Viewing posts tagged chiropractic perspectivePosted by David Wang 4 years, 4 months ago Comments
However, if you have read and performed the exercises instructed in the previous blogs: IAP & Building.. Part-1, having grasped the fundmentals of how supportive muscles support your spine, and felt a subsequent improvement in the condition of your lowerback; then and only by then, your body shall thank you further for embracing the "deadlift".
Assuming that you have spent the effort to develope more control over IAP (intra-abdominal-pressure, see here), or that you were gifted with the inherent ability to control IAP at will, which is the basic fundamental skill that must be applied to all of the exercises geared towards strengthening the lower back; the following entry is the intermediate stage on 'how to build a stronger lower-back".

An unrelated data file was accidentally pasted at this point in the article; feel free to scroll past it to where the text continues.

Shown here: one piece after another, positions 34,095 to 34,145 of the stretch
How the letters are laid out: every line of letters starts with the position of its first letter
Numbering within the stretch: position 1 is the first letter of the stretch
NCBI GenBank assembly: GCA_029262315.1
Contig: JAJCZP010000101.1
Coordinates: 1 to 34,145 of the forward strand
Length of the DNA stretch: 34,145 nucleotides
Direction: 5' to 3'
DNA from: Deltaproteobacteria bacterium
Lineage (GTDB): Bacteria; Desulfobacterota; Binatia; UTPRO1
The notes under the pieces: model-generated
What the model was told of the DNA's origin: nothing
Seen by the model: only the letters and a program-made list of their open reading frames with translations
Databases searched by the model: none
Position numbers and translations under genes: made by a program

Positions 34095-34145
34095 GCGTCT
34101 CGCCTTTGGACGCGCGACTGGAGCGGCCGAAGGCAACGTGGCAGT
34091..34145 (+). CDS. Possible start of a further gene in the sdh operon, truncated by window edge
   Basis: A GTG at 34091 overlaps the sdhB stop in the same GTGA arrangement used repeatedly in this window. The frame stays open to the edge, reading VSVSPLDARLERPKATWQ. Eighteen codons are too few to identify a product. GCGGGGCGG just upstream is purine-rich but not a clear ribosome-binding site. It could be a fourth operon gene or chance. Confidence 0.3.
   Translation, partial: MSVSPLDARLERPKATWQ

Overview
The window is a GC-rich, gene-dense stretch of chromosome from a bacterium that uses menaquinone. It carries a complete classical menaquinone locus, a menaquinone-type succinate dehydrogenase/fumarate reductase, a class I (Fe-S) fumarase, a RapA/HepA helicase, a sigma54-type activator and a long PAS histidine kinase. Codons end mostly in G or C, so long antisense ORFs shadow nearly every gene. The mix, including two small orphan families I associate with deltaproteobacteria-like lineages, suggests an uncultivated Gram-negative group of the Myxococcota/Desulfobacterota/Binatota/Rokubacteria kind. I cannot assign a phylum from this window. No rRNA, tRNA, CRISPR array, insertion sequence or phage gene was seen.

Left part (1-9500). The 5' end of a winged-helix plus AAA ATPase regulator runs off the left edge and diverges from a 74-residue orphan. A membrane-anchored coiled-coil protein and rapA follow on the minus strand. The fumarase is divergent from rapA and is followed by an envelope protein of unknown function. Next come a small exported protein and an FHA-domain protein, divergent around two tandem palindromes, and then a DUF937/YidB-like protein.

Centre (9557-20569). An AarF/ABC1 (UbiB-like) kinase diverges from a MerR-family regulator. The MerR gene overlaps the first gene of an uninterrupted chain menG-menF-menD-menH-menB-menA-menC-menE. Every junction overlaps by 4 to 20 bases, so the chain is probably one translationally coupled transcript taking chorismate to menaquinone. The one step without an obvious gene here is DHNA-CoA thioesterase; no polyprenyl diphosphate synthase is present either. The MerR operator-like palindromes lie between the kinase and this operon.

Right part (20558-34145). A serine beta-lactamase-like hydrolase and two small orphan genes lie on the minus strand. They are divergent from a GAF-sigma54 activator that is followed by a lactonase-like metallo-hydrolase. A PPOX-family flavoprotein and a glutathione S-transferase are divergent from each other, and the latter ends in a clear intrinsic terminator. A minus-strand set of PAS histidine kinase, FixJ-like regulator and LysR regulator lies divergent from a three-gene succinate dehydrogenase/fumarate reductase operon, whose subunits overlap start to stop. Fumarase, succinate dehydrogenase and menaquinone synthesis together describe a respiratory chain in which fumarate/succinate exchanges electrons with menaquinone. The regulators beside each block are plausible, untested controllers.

In order to build a stronger and healthier neck, one must understand 4 crucial structures of the cervicothoracic anatomy, as is described in the image above. The cross indicates 4 muscle groups, each located in the 1)upper frontal, 2)lower frontal, 3)upper rear and 4)lower rear quadrants acting as tension cords that anchors and pulls from the base of the neck to maintain an upright posture (base of the neck). Thus, it is given the pictorial name to the anatomical junction, the "upper-cross".
In this routine, we are going to use pressure to strengthen the lower-back. The shape and structure of our trunk allows us to pressurize from the top, bottom and sides of the abdominal cavity causing the walls of the abdomen to stiffen up and thereby producing rigidity across the entire lower torso (including the spine). This multi-faceted compression thus create the very foundations of lumbar spine core stabilization.